WE GRADUALLY PULL BACK TO REVEAL that Milton is naked; he’s lying in a fetal position on an examination table. When the B.G. comes into focus, we see the physician is working her fingers into the latex glove for a smooth, tight fit. Her name tag says: Dr. Gweneth Overby. (Early thirties, olive skinned and attractive.)


  Don’t spare the lubricant.

  Her smile contains just a hint of cruelty.


  (her finger lubricated)

  Say ah.

  And inserts her finger.



  WE STAY ON MILTON’S GRIMACE until she finishes and he relaxes. As she removes the glove with another SNAP he sits up.


  How come you people always save that for last? Because you enjoy it so much?

  She’s making a note on her clipboard.


  No, we just assume you do.


  (pulling on his boxers)

  Go ahead, say it.


  Say what?


  That I’m still a perfect asshole.

  She smiles, a little ruefully.


  Well, there doesn’t seem to be anything amiss, if that’s what you’re getting at. Shall I call when I get the blood work?


  I don’t have a phone.



  (smiling wryly)

  Same address?

  He’s at the door now. He nods.


  We done?


  I guess.


  Good. Once again you’ve raised my spirits. The worst part of my day is over.

  And he’s out the door.


  (to herself)

  Whatever you say, Dad.


  Milton COMES TOWARD US, just the slightest jig in his step to suggest the recently completed rectal exam. There are people seated in plastic chairs on both sides of the hall, and THE CAMERA REGISTERS that one of them is holding up a newspaper in front of his face. When Milton passes him, we hear:



  Milton stops dead, closing his eyes as if in pain.


  I spoke too soon.

  Now he turns around. The man who was reading the paper lowers it and rises to his feet. He’s a trim, dapper-looking fellow in his seventies (MARCUS FLEET).


  How’s that?


  I thought a finger up my bum was going to be the low point of my day, but now I see I was wrong.


  How come you never let bygones be bygones?


  Every time I think I’m about to, you show up again.


  Milton explodes out the front door and across the parking lot, Marcus right on his heels.


  Hey, my bad. I should’ve called first, but—


  (whirling around to face him)

  My bad? How old are you? Nineteen?


  I try to stay young. Would you be happier if I said “my fault”?


  I’d be happier if you said goodbye.

  And he’s off again. Marcus is breathing hard now, but he catches up and grabs Milton by the elbow.


  Look, I know our last adventure didn’t end well.


  It ended with me in jail. Five years. Three months. Two days. Seventeen hours. But who’s counting?


  Hey, I had to leave the country myself.


  Yeah? Where you been?



  The Turks and Caicos.


  Yeah? And how was that?


  Loved the Turks. Hated the Caicos.


  (after a long beat)

  Go. Away.

  This time when Marcus catches up to him the two men are standing next to a dumpster.


  About last time? If we’d had these

  (he takes out a cell phone)

  we never would’ve got caught.

  Milton snorts, then plants his index finger in the middle of Marcus’s forehead.


  If you’d had one of these we wouldn’t have got caught.

  Marcus takes out another identical phone.


  I got one for you. All your major criminals use them now. They’re disposable.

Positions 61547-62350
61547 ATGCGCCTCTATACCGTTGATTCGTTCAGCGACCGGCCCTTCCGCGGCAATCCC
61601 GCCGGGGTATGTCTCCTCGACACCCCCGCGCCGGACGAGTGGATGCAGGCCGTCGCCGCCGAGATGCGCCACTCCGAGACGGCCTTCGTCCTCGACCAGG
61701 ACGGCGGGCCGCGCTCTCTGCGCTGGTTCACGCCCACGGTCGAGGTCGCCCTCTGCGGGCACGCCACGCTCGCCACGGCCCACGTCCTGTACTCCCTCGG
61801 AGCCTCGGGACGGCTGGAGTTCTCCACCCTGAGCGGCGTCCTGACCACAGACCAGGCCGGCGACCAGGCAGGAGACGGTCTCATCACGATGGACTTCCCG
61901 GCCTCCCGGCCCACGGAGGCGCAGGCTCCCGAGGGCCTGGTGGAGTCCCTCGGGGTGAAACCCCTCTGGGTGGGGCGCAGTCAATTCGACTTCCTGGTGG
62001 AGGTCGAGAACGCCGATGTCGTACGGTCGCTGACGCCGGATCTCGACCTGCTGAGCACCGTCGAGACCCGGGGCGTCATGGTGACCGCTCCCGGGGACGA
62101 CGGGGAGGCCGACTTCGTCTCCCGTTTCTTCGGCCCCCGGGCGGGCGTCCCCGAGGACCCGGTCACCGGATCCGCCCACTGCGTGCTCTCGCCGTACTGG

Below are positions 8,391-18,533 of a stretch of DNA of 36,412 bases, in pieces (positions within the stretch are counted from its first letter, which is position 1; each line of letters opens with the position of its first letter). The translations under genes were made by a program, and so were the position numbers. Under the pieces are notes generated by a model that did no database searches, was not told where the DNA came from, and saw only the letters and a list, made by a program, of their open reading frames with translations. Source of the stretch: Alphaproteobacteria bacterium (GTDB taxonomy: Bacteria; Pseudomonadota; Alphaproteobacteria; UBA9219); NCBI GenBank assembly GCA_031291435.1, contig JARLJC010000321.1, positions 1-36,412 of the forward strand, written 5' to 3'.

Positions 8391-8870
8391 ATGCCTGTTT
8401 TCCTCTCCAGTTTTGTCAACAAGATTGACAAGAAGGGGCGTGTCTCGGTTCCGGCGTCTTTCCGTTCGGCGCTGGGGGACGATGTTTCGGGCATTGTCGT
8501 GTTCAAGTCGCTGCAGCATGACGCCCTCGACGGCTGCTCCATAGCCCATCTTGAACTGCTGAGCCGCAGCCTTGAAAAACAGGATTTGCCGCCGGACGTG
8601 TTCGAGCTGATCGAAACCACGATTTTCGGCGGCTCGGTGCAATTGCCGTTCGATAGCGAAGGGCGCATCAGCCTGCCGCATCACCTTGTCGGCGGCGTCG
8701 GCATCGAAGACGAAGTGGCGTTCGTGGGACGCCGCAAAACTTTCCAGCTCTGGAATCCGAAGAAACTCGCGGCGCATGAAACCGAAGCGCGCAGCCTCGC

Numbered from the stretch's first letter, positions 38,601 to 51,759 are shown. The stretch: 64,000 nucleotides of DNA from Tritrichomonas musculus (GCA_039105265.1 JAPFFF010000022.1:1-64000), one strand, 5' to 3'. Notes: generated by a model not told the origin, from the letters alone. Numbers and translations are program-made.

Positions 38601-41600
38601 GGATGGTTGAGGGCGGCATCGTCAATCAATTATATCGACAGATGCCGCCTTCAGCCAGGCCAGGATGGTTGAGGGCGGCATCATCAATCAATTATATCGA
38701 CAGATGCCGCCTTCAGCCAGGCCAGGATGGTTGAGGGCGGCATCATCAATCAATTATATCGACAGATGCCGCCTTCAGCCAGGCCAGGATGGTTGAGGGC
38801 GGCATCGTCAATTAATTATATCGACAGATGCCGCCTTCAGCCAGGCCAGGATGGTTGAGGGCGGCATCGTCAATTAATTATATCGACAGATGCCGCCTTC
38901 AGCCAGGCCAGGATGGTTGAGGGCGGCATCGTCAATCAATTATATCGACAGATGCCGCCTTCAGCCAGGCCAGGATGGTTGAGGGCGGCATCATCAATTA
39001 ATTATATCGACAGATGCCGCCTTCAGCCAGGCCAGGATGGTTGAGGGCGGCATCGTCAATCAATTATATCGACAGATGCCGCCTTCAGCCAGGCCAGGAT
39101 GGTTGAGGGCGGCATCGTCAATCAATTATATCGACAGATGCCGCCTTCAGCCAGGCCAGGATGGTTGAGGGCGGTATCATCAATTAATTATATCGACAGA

Without turning around, Milton tosses the phone over his shoulder and into the dumpster.


  What’re you doing?


  I just disposed of mine. And another thing. You were never a major criminal, Marcus. In fact, you were nev
er a major anything.

  There’s a ramshackle old pickup truck sitting nearby with a bunch of rakes and shovels and bulging green-plastic lawn bags in its bed. Milton climbs into the truck, puts his key in the ignition. He’s about to pull away when he notices that Marcus has gotten into the car in the next space: a vintage candy-apple-red Cadillac convertible, meticulously cared for. Milton, we can see at a glance, loves it.


  Nice ride.


  (unwrapping a cigar)

  Ride? How old are you? It’s a car.


  I must’ve picked it up from Gwen. You remember my daughter?


  Your daughter?


  Right. My daughter.


  If she’s your daughter, how come she looks like me?


  She doesn’t. She looks like her mother, thank God.


  Speaking of Mona, what’s become of her?


  You’re wasting your time, Marcus. She’s through with the life. We both are.


  (lighting the cigar)

  Too bad.


  ’Cause I’m going after Lonergan.

  When Marcus pulls away, WE HOLD ON MILTON for A LONG BEAT. It’s clear that Marcus has just said the magic word.


  (calling over his shoulder)

  You’re gonna need that phone.


  Wanting to touch base before our meeting in Jackson Hole, Jason had telephoned the week before, and he chuckled appreciatively when I told him about how Nolan had said to call him regular Bill. “These guys, these guys,” he chortled. Meaning movie stars.

  Perhaps because our shared laugh at Nolan’s expense felt a bit mean-spirited, and because he was a friend of Wendy’s, I relented and said, “He did sound sincere, though.” Of course, these words were no sooner out of my mouth than I could feel myself flushing with embarrassment. An actor sounded sincere? Even more than their good looks and charm, sincerity is their giraffe’s neck—the evolutionary advantage that allows them to nibble tender leaves that are out of the reach of the rest of us ground-tethered creatures.

  “He is a cut above the rest,” Jason conceded. “And he’s been good to me.”